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Gibb Sahib Origins: 'The Shaver' (10) RE: Origins: 'The Shaver' 26 Feb 16

Let's add some perspective. Terry, writing in 1920 (and having perhaps only been interested in chanties for the previous 5 years or so), says he learned "The Shaver" from James Runciman, who died in 1891. So Terry was 16 or younger when he learned this obscene and homoerotic song from his uncle. The uncle (James) in turn, is supposed to have told Terry back then (before 1891) that he in turn had learned it from his (James') great-uncle. Well, that's what he says in 1920. In his 1926 work it says James learned it from an unnamed (and evidently unknown to Terry) great-uncle of Terry.

It sound to me like we're talking about a song from a time before the Terrys/Runcimans knew chanties. A Navy song, perhaps. Terry is making a chanty connection due to the "Paddy On the Railway" tune.

Hugill goes to sea 1922-1945 and at some point during that time meets "Spike Sennit" of Liverpool. In the 1950s he works on SfSS, reads Terry's writing.

He does not read Terry all that well -- "Terry vouches for the antiquity of this next shanty and claims that his great-uncle often sang it." No, he doesn't. No claim of antiquity, no "often." "He thinks that the Christy Minstrels 'pinched' the tune of Poor Paddy from this earlier capstan song." No, Terry did not say it was a capstan song. All Terry did was assume it was a chanty.

Hugill goes on, "From an old Irish seaman, Spike Sennit, I learnt that this was one of the very few shanties in which the obscenity took a homosexual form." (p.339, SfSS). So, oddly, he does not directly say that he learned this from Sennit. Technically, he could have presented the song (e.g. via Terry's work) to Sennit and gotten Sennit's comment. Not that I think that's what happened. But there is this pattern of vague language being used by Hugill that obscures, rather than reveals, his source.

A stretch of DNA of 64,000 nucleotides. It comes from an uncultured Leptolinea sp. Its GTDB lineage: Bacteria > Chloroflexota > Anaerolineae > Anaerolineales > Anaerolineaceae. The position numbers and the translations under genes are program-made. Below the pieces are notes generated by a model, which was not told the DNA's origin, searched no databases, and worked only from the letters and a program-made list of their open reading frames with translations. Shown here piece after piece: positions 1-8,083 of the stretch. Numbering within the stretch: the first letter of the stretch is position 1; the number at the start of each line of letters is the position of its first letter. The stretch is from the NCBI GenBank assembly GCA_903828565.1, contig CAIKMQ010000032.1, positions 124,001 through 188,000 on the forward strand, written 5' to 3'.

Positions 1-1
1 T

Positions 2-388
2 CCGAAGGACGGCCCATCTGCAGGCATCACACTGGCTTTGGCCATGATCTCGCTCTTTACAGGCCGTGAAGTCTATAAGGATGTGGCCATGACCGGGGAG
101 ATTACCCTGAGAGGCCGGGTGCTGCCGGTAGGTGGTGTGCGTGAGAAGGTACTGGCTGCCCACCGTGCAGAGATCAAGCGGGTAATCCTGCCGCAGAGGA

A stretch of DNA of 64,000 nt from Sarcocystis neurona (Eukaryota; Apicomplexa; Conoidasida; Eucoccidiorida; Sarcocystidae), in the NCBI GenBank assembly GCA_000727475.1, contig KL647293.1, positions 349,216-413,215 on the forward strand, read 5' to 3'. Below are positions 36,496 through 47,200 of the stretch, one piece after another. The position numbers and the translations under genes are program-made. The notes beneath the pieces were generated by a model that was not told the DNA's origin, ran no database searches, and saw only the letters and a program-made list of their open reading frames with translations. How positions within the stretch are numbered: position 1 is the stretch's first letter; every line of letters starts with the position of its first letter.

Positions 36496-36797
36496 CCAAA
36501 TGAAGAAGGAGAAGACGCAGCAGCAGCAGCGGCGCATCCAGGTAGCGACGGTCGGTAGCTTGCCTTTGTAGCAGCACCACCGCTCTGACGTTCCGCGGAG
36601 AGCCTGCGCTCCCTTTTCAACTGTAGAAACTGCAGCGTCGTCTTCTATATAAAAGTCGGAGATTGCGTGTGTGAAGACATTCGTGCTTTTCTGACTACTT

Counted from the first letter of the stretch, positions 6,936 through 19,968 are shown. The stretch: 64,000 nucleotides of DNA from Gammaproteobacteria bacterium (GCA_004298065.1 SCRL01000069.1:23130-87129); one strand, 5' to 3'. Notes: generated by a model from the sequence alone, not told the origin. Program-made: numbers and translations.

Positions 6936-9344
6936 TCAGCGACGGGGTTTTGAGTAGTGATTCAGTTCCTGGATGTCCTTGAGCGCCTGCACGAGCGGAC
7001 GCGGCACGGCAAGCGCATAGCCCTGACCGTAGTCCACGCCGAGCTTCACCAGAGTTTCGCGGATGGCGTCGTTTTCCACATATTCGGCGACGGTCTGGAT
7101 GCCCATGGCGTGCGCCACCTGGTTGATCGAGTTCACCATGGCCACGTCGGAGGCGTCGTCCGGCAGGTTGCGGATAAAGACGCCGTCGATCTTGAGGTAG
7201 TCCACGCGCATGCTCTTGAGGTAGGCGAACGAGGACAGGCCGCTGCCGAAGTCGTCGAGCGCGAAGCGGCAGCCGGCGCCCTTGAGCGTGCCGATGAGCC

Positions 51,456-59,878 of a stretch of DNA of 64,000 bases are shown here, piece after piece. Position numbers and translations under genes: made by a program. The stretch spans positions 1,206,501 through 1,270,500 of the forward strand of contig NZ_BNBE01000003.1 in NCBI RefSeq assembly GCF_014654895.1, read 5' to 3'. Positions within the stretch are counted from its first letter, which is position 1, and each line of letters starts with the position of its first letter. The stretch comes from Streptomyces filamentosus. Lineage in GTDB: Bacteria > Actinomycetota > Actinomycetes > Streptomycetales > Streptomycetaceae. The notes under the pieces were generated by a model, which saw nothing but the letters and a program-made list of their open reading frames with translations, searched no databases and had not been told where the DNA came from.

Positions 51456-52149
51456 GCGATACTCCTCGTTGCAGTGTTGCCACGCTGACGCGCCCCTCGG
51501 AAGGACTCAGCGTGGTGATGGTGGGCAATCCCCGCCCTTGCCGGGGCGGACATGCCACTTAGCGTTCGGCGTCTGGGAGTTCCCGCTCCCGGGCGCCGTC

While we're at it: Why did Hugill need to learn from Sennit that this was "one of the very few shanties...homosexual form"? Hadn't Hugill done his own survey of the chanty repertoire so as to come to a conclusion on this, or did he believe he should voice that conclusion in the mouth of Sennit?

Hugill pairs "Railway" and "Shaver," as Terry did, in his presentation. Why, I wonder, does Hugill produce the same "Railway" tune in F major?

What of the "additional" verses? Didn't Hugill add verses to any/all the chanties he presented, at the time of writing SfSS, to flesh them out as needed? When an additional verse is, "An' when we lollop'd around Cape Horn / I wisht to hell I'd niver been born" (verse nabbed by Bert Lloyd for his "South Australia") does that sound like a fixed verse or an improv? I say improv.

So Lighter, I disagree that, "The preponderance of evidence seems to be that Hugill's version is not simply his own recollection of Terry's." All I see are vague implications by Hugill, through his shifty language, that he had heard the song independently of Terry. Whatever additional info might have been provided by that hearing is terribly compromised in SfSS.

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